What To Do in an Avalanche

What To Do in an Avalanche

What To Do in an Avalanche


While winter hiking presents a lot of dangers, there’s nothing quite as terrifying as the potential for an avalanche. An avalanche is when snowfall gets too heavy, making layers upon layers of snow slide down at rapid speeds. Additionally, avalanches can be caused by earthquakes or animal movement. There’s really no way to predict or plan for an avalanche, however, there are ways to prepare yourself for when and if it happens.

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Before you go:

Understand avalanches and research the trail you’re going to. It’s likely that there are certain areas that have had a history of avalanches, or that are more prone to them due to recent weather and natural activity. After the first 24 hours of snowfall, the chances of an avalanche are much higher. Even though national parks do their best to keep you safe, somethings are unpredictable and inevitable, and you have to be smart while on the trail. Many backpacking supplies stores have avalanche safety courses, which wouldn’t hurt to sign up for.


There’s a lot of gear out there that you can invest in, which is specific to helping you in case of an avalanche. Keep in mind, a lot of this gear requires training and extensive practice. If you don’t know how to use it, then it’s of course, useless. Here’s a list of what you need:

  • Avalanche transceiver/beacon-If you do get buried by an avalanche, this device sends out electronic signals to those searching for it.
  • Avalanche airbags-You’ll have to be quick on using this one, but if you can manage pulling the cord, it’s very effective. These airbags are flotation devices that will help keep you above the surface during an avalanche, and help you avoid getting buried.
  • Snow shovel-Everyone in your group should have one of these, as it won’t matter much if you’re the one buried under the snow. If someone else in your group has it, it generally means the victim can be dug out.
  • Probe- A probe is essentially a pole used to feel out victims buried underneath the snow. It’s intended to be used quickly, so you can easily recognize whether or not someone is there.
  • Slope Meter-This usually comes attached to ski or trekking poles, and helps you determine how steep a slope is, thus figuring out whether or not it’s prone to an avalanche. Most avalanches occur between 30 and 45 degrees.
  • Avalung Pack- The Avalung Pack is a breathing apparatus that helps you if you find yourself buried under snow. It withdraws oxygen from snow packs surrounding you, so you can breathe easier and much longer if you’re waiting to be rescued.

What to Do As It’s Happening:

Just because you have all this gear and knowledge about avalanches, doesn’t mean it’s all going to help when push comes to shove…literally. There are certain survival tips and techniques that have proven to be effective when caught in a terrifying situation such as an avalanche. Most importantly, like with any scary situation, is to stay calm. The more you panic, the more likely you are to remember these other tips:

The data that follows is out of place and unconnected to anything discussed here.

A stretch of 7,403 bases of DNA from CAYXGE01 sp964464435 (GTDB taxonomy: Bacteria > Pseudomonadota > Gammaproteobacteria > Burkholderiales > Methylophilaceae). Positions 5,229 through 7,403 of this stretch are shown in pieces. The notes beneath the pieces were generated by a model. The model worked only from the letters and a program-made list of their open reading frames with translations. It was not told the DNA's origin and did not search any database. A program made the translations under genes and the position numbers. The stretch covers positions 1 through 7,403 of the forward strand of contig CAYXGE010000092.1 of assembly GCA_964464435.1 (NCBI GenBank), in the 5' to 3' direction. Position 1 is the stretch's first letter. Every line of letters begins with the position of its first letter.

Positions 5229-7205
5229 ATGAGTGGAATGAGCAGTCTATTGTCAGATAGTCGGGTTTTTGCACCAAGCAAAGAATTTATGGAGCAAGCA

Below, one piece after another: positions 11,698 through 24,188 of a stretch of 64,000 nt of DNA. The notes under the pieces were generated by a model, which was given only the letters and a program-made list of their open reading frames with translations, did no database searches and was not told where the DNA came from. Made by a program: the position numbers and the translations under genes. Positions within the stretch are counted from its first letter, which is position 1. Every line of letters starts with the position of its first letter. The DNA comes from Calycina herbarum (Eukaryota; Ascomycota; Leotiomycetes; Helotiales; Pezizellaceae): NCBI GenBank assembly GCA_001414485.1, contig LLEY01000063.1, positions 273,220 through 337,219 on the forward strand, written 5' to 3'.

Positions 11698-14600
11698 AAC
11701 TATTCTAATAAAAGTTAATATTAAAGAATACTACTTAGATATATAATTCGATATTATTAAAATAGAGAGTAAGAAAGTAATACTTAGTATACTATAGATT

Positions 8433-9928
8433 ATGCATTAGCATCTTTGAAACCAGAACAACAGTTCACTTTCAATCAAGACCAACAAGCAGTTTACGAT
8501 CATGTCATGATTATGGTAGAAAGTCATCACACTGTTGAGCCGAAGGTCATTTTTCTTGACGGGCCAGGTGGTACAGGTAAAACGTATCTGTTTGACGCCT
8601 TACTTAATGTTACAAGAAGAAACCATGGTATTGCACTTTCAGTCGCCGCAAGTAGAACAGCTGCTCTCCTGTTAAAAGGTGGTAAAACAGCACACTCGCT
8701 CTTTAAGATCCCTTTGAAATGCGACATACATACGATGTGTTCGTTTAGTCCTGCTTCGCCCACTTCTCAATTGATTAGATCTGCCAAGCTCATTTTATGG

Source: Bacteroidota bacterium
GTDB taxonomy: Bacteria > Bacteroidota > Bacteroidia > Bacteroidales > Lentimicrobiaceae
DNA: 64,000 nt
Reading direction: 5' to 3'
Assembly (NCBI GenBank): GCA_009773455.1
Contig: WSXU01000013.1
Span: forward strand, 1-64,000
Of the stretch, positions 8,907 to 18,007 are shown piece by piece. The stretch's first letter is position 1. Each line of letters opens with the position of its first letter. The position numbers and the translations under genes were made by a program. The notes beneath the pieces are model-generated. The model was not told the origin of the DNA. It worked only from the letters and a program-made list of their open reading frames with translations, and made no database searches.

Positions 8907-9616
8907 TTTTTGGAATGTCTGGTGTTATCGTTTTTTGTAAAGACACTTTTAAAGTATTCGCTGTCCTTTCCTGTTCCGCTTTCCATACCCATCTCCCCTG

If an avalanche is sliding down into you, the best thing to do is lie on your back, and swim as you would if you were doing a backstroke, except with the flow of the avalanche. While this might seem impossibly scary, it might be the only thing that could prevent you from getting buried. If you’re too panicky to swim gracefully, then just flail your arms around like you’re doing the doggy paddle.

The other thing to do is keep one fist up in the air, this way when the snow covers, others can easily find you and dig you out. It also helps for you to determine which way is up. Additionally, try to dig a little hole near your mouth so you can breath. Be aware of your breathing. Once you make a hole, try spitting. Wherever the spit falls, you’ll need to dig in the opposite direction.

avalanche, hiking, winter


Surviving an avalanche is all about timing. Statistically, if you can be rescued within the first 18 minutes of burial, then your chances of survival are around 90%. However, between 19 and 35 minutes, the rate of survival is less than 60%. After 36 minutes of not being rescued, only 1 in 3 have ever survived. The main cause of death is suffocation and traumatic force on the body, mainly the lungs, which makes it impossible to breathe. When snow settles immediately after an avalanche, it stiffens like concrete, but yet the human body is much denser, sinking right into it.

Again, it’s not so important that you get yourself out right away, but that someone else can find you quickly, and that they can get you out. For this reason, among others, winter hiking is always safer with a group.

Disclaimer: Following all of these tips won’t necessarily guarantee your survival. However, it will make you more knowledgeable about what to do if you find yourself in the midst of an avalanche, making sure you’re as prepared as can be.

hanalarock I'm Hana- a freelance travel writer and teacher who currently lives in South Korea. I'm originally from New York, but have spent the last two years traveling and living abroad. My first time hiking in the US was when I traveled around the country as a teenager. Though, my first adult backpacking trip was a year ago, when I hiked from Thailand down to Singapore for a month. I'm looking forward to many more adventures in the future. Visit my site for more information.